What was the difference? Two things: one, in the classroom, if you don't do the task, you just sit there waiting for the others to finish -- you don't actually get the time back; two, normally your work will be examined by someone else -- either the teacher or a classmate, and if someone reads or hears your work, it has a purpose. Even if only half of your classwork is ever read or heard, it at least provides some kind of motivation.
But when the book I was reading on my told me to write 200 words on my opinion of the treatment of minority languages in Spain, I knew I could be doing something else with my time, and I couldn't be bothered sitting down and writing something no-one else would ever read.
MOOCs, they would have us believe, address this, by making sure you have peers available at all times to read and comment. Sadly, there's no guarantees, with some postings to group forums getting lots of views and/or comments, and some getting none at all. The act of writing becomes an act of uncertainty -- it's like talking to the darkness without knowing whether or not there's actually anyone there.
I don't know about you, but this doesn't really motivate me to write much. The latest task description:
Before we examine MOOCs in more detail, briefly consider if the MOOC approach could be adopted in your own area of education or training. Post your thoughts in your blog and then read and comment on your peers’ postings.Well... who am I writing it to? Who's going to read it? Is anyone actually going to see it before it rolls off the bottom of the monolithic, uncategorised course blog aggregator?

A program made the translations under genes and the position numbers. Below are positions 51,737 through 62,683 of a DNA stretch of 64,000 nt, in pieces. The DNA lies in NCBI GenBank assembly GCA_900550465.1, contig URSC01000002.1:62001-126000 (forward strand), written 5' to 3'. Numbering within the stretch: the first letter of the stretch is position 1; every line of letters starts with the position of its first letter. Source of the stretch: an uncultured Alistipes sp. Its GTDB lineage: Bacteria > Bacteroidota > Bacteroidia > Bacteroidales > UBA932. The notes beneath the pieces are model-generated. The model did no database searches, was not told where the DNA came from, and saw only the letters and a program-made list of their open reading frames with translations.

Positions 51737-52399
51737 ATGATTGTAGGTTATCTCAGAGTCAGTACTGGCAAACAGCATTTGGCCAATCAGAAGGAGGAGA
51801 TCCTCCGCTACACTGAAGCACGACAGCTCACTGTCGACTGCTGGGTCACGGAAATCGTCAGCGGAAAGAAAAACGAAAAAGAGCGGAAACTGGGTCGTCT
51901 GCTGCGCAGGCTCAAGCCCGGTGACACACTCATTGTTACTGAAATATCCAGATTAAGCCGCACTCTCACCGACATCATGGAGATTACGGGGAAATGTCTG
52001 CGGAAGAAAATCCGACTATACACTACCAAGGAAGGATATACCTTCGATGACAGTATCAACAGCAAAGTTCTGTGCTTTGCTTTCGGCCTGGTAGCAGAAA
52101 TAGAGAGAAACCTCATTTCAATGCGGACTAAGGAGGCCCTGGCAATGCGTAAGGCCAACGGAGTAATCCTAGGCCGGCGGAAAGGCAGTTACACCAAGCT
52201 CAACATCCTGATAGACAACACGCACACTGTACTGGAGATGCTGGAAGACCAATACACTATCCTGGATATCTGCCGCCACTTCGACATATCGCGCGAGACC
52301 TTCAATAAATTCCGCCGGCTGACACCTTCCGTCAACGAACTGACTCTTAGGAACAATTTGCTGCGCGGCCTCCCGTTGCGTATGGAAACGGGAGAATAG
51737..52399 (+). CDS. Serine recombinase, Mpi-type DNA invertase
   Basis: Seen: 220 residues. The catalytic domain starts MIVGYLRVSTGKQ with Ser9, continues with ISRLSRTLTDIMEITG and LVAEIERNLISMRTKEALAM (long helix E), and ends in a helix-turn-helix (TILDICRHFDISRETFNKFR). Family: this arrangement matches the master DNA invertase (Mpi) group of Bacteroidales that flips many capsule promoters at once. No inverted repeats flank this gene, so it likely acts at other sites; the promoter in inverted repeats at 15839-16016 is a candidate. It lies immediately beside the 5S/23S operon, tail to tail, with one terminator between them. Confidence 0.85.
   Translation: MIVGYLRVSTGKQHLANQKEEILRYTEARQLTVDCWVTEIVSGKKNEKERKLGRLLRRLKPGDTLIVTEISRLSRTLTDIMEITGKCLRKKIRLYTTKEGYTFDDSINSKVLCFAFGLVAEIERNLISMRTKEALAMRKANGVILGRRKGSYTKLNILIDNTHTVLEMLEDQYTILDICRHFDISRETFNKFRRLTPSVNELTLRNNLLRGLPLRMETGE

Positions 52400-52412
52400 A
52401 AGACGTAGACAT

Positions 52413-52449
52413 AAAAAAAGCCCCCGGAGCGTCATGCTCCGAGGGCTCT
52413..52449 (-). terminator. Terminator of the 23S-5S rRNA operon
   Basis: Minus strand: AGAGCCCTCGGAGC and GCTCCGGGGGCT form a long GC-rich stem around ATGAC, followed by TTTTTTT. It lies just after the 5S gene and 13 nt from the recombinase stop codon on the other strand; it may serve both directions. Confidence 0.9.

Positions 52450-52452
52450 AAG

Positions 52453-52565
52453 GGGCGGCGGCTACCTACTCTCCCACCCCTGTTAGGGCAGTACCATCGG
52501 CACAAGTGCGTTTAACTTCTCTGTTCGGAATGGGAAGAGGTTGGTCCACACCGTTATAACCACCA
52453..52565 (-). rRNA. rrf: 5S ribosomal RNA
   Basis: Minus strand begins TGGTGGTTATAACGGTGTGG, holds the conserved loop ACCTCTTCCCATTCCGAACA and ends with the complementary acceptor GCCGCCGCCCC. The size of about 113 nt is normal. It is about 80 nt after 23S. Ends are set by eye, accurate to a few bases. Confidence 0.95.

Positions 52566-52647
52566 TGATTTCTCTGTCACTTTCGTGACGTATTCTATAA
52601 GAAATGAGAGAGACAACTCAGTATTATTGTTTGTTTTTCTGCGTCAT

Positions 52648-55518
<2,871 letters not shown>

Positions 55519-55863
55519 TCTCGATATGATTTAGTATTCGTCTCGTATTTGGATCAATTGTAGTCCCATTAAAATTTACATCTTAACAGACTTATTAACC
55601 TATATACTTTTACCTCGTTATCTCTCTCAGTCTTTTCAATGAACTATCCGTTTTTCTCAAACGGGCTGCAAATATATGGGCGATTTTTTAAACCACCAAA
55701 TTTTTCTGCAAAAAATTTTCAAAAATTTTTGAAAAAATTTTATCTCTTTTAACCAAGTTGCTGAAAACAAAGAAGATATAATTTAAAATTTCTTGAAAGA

Looking at the writing style of many of my peers, I'm not the only one with these doubts. More than a few of the blog posts barely classify as prose, instead being little more than the writer's personal lecture notes.
This creates something of a death-spiral. Because some of the blog posts don't lend themselves to reading, people don't read them, and don't comment on them. This discourages them from viewing the blog aggregator, which means they don't see and don't comment on the genuinely readable posts, leading authors to become despondent about the lack of views, leading them to write without the expectation of gaining a readership, which leads to them not putting the effort in to make their posts readable, so people don't read them....
And yet, when we eventually tire of this and give up, the guys behind the MOOC don't view it as a pedagogical failure -- they shrug their shoulders and talk about learning choice and learner independence, and say that by leaving the course we're exercising those characteristics they want most to instill in us.
But I don't take courses to learn learner independence. I take courses to get expert guidance to aid me in the acquisition of new domain knowledge, because while I can operate adequately as an independent learner, expert guidance gets me there quicker.